Being a Cubs fan is never an easy thing. After spending almost forty years in that fold, I can make such a statement with complete confidence. The good years–as measured by when the team makes it to the playoffs– can be counted on one hand, or two hands at the very most. And every one of them has also supplied a moment of defeat and disappointment, whether it’s Leon Durham letting a ground ball go through his legs in 1984, or Greg Maddux serving up a grand slam to Will Clark in 1989, or Moises Alou throwing a fit when he didn’t catch a foul ball in 2003. Even the best years haven’t ended well for Cubs fans like me.
But every once in a while, there’s a moment of validation. The Rolling Stones got it right: you do, once in awhile, get what you need. And what I needed is a sense that decades of following a baseball team has put me in league with some good people who share my interest. Our team never has won the big prize in any of our lifetimes, but so what? That doesn’t mean we can’t follow them, all the same.
I very publicly threw up my hands on the present version of the Cubs, as constructed under the front office of Theo Epstein and others. I’m convinced that they aren’t worth following at this point, because they aren’t doing anything to make the team on the field any better this year. But even if that’s the case, decades of following the Cubs are still with me, and purging all of that from my memory just isn’t possible. I’d sooner cut off one of my hands than deny all of the memories I have acquired through the years, and have put so much time and effort into trying to describe them in this space.
And so tonight, I had an opportunity to put all of these memories to use. The Chicago Public Library sponsored a Wrigley Field centennial celebration, centered around Wrigley Field: The Long Life and Contentious Times of the Friendly Confines by Stuart Shea. The format of the evening was a trivia game, where members of the audience were randomly chosen to compete for prizes. I would have had fun watching others compete, but fate was smiling on me as I had a chance to put my Cubs experiences to work.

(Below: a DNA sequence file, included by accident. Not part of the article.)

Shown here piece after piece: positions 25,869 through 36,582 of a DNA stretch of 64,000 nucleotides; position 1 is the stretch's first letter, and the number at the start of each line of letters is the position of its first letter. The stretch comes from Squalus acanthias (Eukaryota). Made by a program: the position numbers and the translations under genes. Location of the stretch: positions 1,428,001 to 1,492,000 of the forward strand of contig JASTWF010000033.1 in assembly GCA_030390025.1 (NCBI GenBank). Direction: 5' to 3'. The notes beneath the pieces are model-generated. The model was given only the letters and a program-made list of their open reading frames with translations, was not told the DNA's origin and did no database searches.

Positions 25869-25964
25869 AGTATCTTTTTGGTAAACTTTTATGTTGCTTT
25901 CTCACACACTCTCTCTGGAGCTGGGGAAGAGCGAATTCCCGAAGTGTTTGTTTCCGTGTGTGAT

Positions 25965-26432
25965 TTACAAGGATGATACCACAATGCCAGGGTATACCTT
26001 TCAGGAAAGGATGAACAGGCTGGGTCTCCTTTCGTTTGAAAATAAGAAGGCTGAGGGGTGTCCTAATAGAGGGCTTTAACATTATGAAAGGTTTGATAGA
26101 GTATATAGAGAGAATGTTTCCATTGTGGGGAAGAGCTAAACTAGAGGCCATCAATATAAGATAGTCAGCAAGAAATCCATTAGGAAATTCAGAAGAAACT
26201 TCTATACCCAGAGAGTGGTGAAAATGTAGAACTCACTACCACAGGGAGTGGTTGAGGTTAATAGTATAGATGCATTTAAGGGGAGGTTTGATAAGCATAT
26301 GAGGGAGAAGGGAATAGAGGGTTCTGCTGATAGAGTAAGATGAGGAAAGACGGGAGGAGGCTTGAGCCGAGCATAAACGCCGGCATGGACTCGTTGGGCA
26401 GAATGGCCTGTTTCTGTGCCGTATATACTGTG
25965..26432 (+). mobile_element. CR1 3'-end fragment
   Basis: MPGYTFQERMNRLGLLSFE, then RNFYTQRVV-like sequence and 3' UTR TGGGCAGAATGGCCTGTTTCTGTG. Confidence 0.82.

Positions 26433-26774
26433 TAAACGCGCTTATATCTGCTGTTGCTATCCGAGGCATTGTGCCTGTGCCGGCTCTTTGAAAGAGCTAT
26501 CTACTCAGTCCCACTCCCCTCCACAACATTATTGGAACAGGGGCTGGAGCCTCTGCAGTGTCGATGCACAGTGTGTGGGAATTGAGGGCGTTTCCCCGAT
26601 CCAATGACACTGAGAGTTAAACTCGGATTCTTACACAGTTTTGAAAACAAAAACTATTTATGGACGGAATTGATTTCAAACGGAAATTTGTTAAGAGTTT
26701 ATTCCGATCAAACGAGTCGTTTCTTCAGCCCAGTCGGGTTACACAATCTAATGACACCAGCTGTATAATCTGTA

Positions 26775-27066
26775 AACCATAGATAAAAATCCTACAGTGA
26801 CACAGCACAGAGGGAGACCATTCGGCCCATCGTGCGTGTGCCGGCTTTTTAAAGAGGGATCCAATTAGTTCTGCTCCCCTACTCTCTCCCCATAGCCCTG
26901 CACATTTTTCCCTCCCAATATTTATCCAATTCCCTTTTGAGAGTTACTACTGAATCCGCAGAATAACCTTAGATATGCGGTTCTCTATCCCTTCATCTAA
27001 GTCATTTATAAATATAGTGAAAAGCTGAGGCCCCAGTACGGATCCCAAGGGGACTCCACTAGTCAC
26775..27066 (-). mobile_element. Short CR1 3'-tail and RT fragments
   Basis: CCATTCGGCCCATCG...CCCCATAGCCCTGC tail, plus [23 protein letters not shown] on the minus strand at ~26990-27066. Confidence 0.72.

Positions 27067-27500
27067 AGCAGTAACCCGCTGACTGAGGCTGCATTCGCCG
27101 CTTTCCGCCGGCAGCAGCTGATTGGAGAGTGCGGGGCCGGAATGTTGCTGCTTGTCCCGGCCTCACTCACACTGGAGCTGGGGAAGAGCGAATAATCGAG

I answered some of the questions correctly, and missed some other questions, and had a great time in the company of others who cared about the Cubs as passionately as I do. I even walked away with a copy of the book, which is great because books are the best thing that anyone can give me. Abraham Lincoln once said that his best friend was the man who could get him a book he hasn’t read, and I agree wholeheartedly, particularly when that book is about the Cubs and Wrigley Field.
Knowing that there are others like me who enjoy the Cubs, despite all of the disappointment that they will inevitably bring in October (if not earlier), is something like finding old treasures in an attic, or finding money in the pocket of your jeans. It makes this year’s team (which was shut out for the second game in a row today, and will have the worst record in the majors until further notice) tolerable, not for the feelings of victory which EVERY OTHER TEAM in this city has experienced in my lifetime. No, it makes it tolerable because even though the team on the field has been defeated time and time again, the part of this city who loves the team has not allowed themselves to be defeated.
On the day that Maya Angelou passed away, many of her inspirational writings have been making the rounds on the internet. One of my favorites is “You may encounter many defeats, but you must not be defeated.” And tonight, I put those words into action at the public library in Chicago. Ms. Angelou’s words were undoubtedly meant in a larger context than following a particular baseball team, but the spirit of her remarks can be applied to any circumstance at all.
We all fail in life, and it’s not fun when it happens. We suffer defeats, and our expectations do not always meet the realities that we encounter. Certainly that’s been the case for the Cubs this year, and last year, and every year before that, as well. But those setbacks must never serve to crush our spirit. And following a team like the Cubs reinforces this lesson on a regular basis.
Eddie Vedder sang that someday we’ll go all the way, and there are untold numbers of people waiting for that day to arrive. In the meantime, at least there’s a new book about it to read. I think I’ll get started right now.
On opening day of the 2014 season–at least from the perspective of Wrigley Field–I couldn’t resist driving past the ballpark in the morning, before the gates opened and the crowds arrived.
It was a cold and gray day, the kind that nobody would ask for if ordering up the weather were possible. But that isn’t possible, and a miserable opening day is better than a sunny day in the offseason. That’s what this baseball-deprived fan thinks, anyway.